Advertisement
YOU ARE HERE: LAT HomeCollections

Report Says Area Hotel Growth Still Tops Demand

February 12, 1987|SUE CORRALES | Community Correspondent

One of the nation's leading hotel industry consultants predicts that 1987 will mark the second year in a row that growth in the Southeast area's hotel rooms outpaces demand.

The consulting firm, Pannell Kerr Forster, also found that last year the average price of a hotel room in the Southeast Los Angeles County went down more than $2.

The conclusions come at a time when area cities have been scrambling to lure more hotels to their communities and developers have proposed six additional first-class hotels. Construction of a 300-room hotel and convention center is under way in Compton; Cerritos and Huntington Park have signed development agreements for hotels, and proposals are on the table in Norwalk, Pico Rivera and Commerce.

"Any additions to the supply had better be well-conditioned and well-placed," commented James Burba, a partner in the Houston-based consulting firm that studies the market annually.

Owners and operators of some of the area's new first-class hotels say their experience confirms the findings. At the same time, proprietors of some of the area's older hotels say their business has dropped as new competition has moved into the area, suggesting that hotels are trading customers, and not, as some had hoped, generating them.

Rates Halved on Weekends

Some operators admit that they are cutting rates to attract low-budget tour groups. One hotelier, who asked not to be identified, said that on weekends, when business is poor for most local hotels, he rents $70 rooms for $35 in order to boost his occupancy rates. "We all do it," he said.

Pannell Kerr Forster found that the average room rent has dropped in the Southeast area from $55.13 for the first eight months of 1985 to $52.80 for the same period of 1986.

A second study on occupancy, which includes responses from virtually every operating hotel and motel in California, showed that average Southeast area occupancies will dip to 66.9% next year, down from 70.1% in 1985. The state's projected average occupancy for 1987 is also 66.9%, down from 67.9% in 1985.

Operators here say they have to achieve occupancy rates of 70% or more to break even, although the number can vary depending on the hotel's mortgage payment. Operators of the Embassy Suites in Downey say they are achieving about 75% occupancy. Industry analysts attribute the success to the hotel's all-suite format.

Last week, the year-old Whittier Hilton Hotel, which needs about 72% occupancy to break even, had about 60%, said Kitty Dyer, chief executive officer. But, she said, one recent evening was a sellout. "Our trend lines are definitely up," Dyer said.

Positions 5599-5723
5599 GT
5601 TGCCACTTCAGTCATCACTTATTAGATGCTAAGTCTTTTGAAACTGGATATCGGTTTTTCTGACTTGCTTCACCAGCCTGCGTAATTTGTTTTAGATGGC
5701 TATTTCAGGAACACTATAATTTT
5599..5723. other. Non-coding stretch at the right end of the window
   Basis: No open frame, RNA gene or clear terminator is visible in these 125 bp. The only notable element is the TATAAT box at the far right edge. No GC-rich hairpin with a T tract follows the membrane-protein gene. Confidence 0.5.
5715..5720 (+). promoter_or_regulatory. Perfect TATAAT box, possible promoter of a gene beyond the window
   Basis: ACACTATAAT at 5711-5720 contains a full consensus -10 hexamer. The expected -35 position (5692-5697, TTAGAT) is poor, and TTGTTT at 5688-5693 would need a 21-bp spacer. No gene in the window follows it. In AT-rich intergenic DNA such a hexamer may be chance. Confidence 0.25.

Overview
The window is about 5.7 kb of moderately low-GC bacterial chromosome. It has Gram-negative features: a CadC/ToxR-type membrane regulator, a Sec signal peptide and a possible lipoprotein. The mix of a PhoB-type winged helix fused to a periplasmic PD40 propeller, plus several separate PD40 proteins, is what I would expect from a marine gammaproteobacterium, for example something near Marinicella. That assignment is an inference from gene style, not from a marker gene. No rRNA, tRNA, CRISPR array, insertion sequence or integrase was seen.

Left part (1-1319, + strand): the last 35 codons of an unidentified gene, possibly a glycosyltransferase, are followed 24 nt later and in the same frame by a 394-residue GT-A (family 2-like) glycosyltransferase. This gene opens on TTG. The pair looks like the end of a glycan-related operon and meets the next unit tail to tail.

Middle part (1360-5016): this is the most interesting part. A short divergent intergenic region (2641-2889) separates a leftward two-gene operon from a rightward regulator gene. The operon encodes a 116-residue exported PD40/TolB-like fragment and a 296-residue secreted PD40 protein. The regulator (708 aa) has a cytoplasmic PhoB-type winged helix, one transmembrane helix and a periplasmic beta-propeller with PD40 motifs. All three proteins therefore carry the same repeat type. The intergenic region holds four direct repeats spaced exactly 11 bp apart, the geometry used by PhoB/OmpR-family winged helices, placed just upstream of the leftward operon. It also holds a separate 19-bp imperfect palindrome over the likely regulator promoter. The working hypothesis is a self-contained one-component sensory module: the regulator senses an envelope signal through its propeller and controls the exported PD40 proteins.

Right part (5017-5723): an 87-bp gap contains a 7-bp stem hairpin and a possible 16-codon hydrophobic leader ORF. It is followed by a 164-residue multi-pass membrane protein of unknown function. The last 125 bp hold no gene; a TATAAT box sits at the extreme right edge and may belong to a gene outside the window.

Steve Robbins, general manager of the Whittier Hilton, said during the fourth quarter of 1986, occupancy ran just under 50%. Room rates, he said, averaged about $65 during the year.

Owners of the 300-room Holiday Inn in La Mirada declined to state their occupancy rate. "We are making a slight profit, after debt service," said Lewis Wolff, managing partner. "I'm not crying, but no one would go with the investment we made for the return we are getting today."

Prices Rising in Long Beach

In the Long Beach area, the news is better in the consultants' statewide forecast. Rooms are coming on the market faster than they can be filled, but room prices are going up, and the number of people staying in area hotels has increased sharply.

"In a market like Long Beach, demand frequently follows supply," Burba said. "The potential there is strong for capture of the business, the meeting and the tourist market."

Despite the lackluster forecast, cities north of Long Beach are forging ahead with their attempts to lure hotels with promises of operating subsidies and rights to develop other buildings alongside the hotel.

In every city with a hotel project, officials say they are subsidizing it, or would be willing to. Cerritos' Redevelopment Agency, for example, is making a $5-million, interest-free loan to Transpacific Development and agreed to pay hotel operators a $750,000 annual subsidy for 20 years, or until the hotel becomes profitable.

"We think the project will succeed because we've got a distinctive product, we're creating the market (by building nearby office buildings), and we've got the subsidies from the agency," said Steven Schafenacker, Transpacific's project manager for the Cerritos Towne Center.

Developers and city officials in Cerritos and Norwalk, where a Hilton is proposed, say their hotels are being built at the behest of city councils as required centerpieces of larger projects. In Cerritos, the carrot for developing a 200-room hotel is the right to surround it with a million square feet of office space. In Norwalk, the 200-room Hilton would be part of a $60-million commercial and residential project.

City Support Called Positive

Advertisement
Los Angeles Times Articles
|
|
|